Jobless Claims Fall Further

This is the exact opposite of the 2000's housing bubble even though prices are rising just the same. As you can see from the chart above, mortgage credit availability hasn’t even recovered to where it was before the pandemic. Lending before the pandemic was nowhere near as easy as it was in 2005. That’s how far we are from that bubble. Demand is real and supply is scarce.

As we mentioned, just because this isn’t a bubble, this doesn’t mean it’s good news. We don’t want home prices to continue increasing this much in such a short amount of time. This isn’t a stock where no one is hurt by a rising price (outside of short sellers of course). Affordability is taking a major hit.

Furthermore, if rates were to spike, prices would fall, causing owners to be stuck with very high mortgages and lower equity. That could hurt consumer confidence.

Tax Inversions

The government can be painfully slow to react to problems in the system. That’s why we are so surprised by the stimulus in the spring of 2020. The government actually acted quickly to save people financially. That was a welcome shock for many. Getting back to how the government usually reacts, we turn our attention to corporate tax inversions.

Source: New Low Observer

The US government is finally on board with a global minimum corporate tax of 15% so corporations don’t flee to tax havens. The goal is for the G-20 to agree on a deal in the middle of this year. The chart above shows future tax revenue that could be lost to future tax inversions.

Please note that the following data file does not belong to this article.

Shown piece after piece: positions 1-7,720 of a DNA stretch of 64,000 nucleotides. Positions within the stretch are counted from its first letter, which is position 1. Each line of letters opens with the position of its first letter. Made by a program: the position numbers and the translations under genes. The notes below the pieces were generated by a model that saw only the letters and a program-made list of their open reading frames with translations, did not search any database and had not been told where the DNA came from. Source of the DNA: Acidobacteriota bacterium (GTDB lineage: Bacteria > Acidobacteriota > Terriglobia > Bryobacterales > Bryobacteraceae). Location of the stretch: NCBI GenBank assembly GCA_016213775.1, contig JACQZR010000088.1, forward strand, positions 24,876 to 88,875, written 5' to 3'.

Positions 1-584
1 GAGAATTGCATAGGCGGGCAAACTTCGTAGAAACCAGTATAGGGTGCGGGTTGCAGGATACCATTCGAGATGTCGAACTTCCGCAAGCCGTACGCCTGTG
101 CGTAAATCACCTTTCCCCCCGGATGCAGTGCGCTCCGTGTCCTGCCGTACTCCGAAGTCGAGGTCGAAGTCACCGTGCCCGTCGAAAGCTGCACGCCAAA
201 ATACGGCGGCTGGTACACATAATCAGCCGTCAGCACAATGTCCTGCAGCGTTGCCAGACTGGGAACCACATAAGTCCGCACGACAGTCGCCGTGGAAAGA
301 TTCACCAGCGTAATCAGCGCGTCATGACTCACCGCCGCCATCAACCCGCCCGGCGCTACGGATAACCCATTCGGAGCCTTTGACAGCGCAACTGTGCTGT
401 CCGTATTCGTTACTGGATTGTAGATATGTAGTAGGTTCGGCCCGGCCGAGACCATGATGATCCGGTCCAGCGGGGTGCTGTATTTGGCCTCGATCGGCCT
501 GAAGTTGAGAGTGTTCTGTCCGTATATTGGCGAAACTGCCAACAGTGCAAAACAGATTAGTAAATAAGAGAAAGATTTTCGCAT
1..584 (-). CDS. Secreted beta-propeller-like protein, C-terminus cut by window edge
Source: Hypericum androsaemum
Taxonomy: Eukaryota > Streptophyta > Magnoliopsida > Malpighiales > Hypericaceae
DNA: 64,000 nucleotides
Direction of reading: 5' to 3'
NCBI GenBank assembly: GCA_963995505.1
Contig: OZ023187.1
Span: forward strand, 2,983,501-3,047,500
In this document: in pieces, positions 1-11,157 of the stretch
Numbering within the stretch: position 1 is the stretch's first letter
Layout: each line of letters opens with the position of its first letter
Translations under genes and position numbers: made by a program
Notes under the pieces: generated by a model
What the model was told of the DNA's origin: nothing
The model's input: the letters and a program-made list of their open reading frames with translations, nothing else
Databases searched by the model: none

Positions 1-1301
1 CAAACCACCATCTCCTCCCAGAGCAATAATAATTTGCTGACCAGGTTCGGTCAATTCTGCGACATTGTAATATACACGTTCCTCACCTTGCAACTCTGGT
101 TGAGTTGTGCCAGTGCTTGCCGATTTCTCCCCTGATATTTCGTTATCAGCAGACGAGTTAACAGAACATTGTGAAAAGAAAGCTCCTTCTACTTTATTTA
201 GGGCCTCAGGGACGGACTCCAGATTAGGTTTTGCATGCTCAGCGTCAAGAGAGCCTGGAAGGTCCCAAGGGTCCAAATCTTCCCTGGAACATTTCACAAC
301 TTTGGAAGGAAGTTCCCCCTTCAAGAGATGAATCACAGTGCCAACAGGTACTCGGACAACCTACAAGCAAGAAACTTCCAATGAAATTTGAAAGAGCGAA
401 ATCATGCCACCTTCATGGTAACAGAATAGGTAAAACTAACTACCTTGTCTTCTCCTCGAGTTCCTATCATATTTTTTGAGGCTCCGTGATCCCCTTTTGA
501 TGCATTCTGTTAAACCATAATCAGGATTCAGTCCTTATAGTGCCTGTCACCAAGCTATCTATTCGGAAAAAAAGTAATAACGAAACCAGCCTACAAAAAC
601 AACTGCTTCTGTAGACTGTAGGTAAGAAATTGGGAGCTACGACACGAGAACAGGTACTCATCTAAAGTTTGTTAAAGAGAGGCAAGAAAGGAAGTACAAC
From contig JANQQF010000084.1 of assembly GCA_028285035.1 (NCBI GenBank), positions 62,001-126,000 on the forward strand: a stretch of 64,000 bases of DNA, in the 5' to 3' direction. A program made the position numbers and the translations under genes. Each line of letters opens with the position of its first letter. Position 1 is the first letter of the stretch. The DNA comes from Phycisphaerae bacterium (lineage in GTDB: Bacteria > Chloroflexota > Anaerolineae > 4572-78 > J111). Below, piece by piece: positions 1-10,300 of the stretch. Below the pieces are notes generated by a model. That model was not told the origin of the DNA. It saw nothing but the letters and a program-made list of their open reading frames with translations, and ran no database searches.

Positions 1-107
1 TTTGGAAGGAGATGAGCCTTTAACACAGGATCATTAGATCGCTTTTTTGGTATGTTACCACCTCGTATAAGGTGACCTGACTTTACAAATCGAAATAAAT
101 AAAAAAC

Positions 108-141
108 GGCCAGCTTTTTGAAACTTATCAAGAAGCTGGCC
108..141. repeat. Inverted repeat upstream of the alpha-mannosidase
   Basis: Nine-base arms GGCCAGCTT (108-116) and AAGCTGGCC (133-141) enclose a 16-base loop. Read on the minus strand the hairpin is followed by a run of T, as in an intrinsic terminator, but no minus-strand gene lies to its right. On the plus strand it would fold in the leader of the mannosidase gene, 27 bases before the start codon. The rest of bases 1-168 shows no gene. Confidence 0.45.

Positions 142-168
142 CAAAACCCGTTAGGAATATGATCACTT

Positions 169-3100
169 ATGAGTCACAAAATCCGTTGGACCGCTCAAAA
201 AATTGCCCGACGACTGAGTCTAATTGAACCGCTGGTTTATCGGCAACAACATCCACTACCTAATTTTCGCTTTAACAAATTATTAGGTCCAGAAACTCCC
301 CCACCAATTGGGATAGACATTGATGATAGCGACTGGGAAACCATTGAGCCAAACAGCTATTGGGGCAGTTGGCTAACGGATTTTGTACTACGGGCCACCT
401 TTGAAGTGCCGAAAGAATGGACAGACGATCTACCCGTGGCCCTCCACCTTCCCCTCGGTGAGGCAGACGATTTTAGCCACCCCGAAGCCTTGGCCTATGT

If you glance at the fine print of this chart, you can see it was made in July 2014. The US government is just getting around to this problem seven years later. It could have saved almost $10 billion if it would have gotten to this earlier. Remember, this plan will hurt the multinational tech companies the most.

Conclusion

Jobless claims keep falling, but they are still painting a worse picture of the labor market than reality. The April jobs report is coming this Friday. The consensus is for 853,000 private sector jobs added and for the unemployment rate to fall 0.2% to 5.8%. We will be closing in on full employment before you know it.

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Disclaimer: The content in this article is for general informational and entertainment purposes only and should not be construed as financial advice. You agree that any decision you make will be ...

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